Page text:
The ESL (European Super League) is a proposed European football league that has been met with resistance by both FIFA and UEFA. Recently, the EU (European Union) issued an Opinion on the matter stating that the decisions taken by soccer bodies to block the ESL are in line with EU competition laws.
“The FIFA-UEFA rules under which any new competition is subject to prior approval are compatible with EU competition law,” The Advocate General’s Athanasios Rantos at the EU Court of Justice said.
Will the proposed European Super League (ESL) ever see the light of day? This is a question that is dividing opinions throughout the footballing world.
The ESL, or the European Super League, was a proposed breakaway football competition founded in 2021 by 12 European clubs. The league intended to create a more competitive and lucrative alternative to UEFA-sanctioned competitions such as the Champions League and Europa League. However, within 48 hours of launching, the ESL collapsed after facing opposition from UEFA, FIFA, and fan outrage across Europe.
What factors led to the failed launch of the ESL?
There are several possible reasons why this ambitious project ultimately failed. Firstly, UEFA threatened to expel any club participating in the new league from all future UEFA tournaments. This would have had a significant impact on clubs’ revenues as participation in these tournaments is often a key factor for qualification into continental competitions like the Champions League.
Additionally, the world governing body FIFA World Cup warned that it could suspend teams from international matches. This issue could be particularly damaging for top sides who rely on appearances in major tournaments to generate revenue via sponsorship deals and ticket sales.
Fan disapproval was another critical reason for Liga de las Estrellas Europeas (ESL) failure. Supporters were concerned about how breaking away from traditional competitions sanctioned by UEFA, and FIFA would affect their team.
FIFA and UEFA have been charged by the ESL (European Super League) with engaging in anti-competitive behavior that violates EU competition regulations. To determine whether or not this is the case, the Commercial Court referred the matter to the Court of Justice.
“FIFA welcomes the Opinion issued today by Advocate General Rantos of the European Court of Justice in which he confirms the standing and legitimacy of FIFA and UEFA to approve any new football competitions,” FIFA said.
“By the same token, the Advocate General considers that sanctions may be imposed in respect of competitions which do not satisfy the approved authorization criteria. FIFA also welcomes the Advocate General’s recognition of FIFA’s exclusive rights to market international competitions organized by FIFA.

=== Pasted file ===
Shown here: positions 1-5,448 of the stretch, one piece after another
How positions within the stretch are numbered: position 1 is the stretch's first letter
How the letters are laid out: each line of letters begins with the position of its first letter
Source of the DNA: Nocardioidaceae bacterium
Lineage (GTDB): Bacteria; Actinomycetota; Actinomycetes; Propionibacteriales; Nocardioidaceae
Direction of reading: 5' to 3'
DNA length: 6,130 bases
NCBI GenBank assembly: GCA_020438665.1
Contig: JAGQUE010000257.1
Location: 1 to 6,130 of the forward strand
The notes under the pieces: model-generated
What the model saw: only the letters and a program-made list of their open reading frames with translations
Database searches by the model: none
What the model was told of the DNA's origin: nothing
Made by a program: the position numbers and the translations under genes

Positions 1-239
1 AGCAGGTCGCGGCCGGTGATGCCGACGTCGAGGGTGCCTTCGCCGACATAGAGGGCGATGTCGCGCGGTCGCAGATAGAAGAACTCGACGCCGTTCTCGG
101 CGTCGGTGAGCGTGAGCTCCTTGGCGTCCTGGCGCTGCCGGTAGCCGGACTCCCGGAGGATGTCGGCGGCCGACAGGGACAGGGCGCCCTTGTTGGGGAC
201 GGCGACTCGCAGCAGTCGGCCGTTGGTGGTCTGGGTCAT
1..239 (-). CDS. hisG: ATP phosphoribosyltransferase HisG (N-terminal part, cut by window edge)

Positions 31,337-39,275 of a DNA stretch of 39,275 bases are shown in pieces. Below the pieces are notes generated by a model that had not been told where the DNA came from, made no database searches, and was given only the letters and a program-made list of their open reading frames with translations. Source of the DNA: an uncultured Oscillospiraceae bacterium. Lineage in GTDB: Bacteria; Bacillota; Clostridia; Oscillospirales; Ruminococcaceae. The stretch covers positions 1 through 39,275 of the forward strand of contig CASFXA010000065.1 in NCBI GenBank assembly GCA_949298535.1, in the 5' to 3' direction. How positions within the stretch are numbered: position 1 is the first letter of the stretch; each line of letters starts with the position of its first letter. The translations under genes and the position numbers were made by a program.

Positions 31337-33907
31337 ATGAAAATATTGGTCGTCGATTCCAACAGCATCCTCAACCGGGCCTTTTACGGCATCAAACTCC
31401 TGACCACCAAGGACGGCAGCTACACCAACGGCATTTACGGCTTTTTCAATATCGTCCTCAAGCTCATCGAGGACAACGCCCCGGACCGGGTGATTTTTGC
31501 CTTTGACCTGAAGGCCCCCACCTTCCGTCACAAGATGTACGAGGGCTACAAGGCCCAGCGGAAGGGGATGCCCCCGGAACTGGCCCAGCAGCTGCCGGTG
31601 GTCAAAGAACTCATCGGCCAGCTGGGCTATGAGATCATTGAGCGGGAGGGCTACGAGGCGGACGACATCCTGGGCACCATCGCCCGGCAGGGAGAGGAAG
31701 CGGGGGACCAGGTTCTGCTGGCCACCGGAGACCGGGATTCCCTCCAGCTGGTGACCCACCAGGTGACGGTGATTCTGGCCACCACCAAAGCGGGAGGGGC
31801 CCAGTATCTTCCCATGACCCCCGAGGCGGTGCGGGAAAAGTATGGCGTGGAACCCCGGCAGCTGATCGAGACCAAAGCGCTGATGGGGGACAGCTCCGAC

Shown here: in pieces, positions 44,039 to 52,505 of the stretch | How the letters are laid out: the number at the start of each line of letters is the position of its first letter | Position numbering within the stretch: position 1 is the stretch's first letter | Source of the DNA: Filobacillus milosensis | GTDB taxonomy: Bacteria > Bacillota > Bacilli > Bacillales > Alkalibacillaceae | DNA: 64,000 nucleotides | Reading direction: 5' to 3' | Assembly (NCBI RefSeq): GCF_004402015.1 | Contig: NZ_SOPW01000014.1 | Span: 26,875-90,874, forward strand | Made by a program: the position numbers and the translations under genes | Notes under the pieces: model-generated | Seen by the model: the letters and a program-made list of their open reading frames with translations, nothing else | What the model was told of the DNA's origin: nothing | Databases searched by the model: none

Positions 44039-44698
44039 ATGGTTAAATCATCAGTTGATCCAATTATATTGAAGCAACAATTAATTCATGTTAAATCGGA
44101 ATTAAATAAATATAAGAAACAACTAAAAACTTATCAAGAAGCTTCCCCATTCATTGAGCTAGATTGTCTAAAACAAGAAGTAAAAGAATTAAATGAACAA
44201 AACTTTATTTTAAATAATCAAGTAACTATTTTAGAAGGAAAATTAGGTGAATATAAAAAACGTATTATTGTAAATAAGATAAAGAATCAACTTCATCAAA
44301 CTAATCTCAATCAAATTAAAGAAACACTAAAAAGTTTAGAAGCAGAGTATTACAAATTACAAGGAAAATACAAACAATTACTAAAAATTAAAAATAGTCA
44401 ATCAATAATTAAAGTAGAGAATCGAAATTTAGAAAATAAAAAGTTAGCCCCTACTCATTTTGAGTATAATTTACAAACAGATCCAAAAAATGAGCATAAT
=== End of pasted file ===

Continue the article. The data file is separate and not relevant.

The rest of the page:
“Finally, FIFA welcomes the recognition by the Advocate General of the special nature of sport, including the pyramid structure, which preserves the nature of sporting merit and open competitions accessible to all, as well as the principles of promotion and relegation, competitive balance, and financial solidarity.”
UEFA has welcomed the EU Opinion on football governance, describing it as “an encouraging step towards preserving the existing dynamic and democratic governance structure of European football pyramid.”
“Football in Europe remains united and steadfastly opposed to the European Super League, or any such breakaway proposals, which would threaten the entire European sports ecosystem,” UEFA added.
La Liga of Spain, the only league participating in the process, backed the EU Opinion by saying “that FIFA and UEFA rules under which any new competition is subject to prior approval are compatible with EU competition law.”
“La Liga, along with other European leagues, will continue to fight for the right of European institutions to legislate and provide legal protection for the current European football model,” La Liga president Javier Tebas said.
The European Club Association (ECA) has welcomed the opinion saying it “proposes a clear rejection of the efforts of a few to undermine the foundations and historical heritage of European football for the many.”
“The Opinion published today by Advocate General Rantos reinforces ECA’s long-standing opposition to the European Super League and any breakaway project,” the ECA added.
The recent judgment by the EU Court of Justice in favor of UEFA’s stance on the new European Super League was a step in the right direction, according to A22 Sports Management. This company was formed specifically to sponsor and assist in creating the ESL.
A22Sports believes that UEFA has a “special responsibility” not to deny new competitions from emerging unduly. Thus, this latest ruling is essential for ensuring that innovation is not stifled within European football.
The court will finally adjudicate the case in 2023, but it seems clear how things are moving at this point.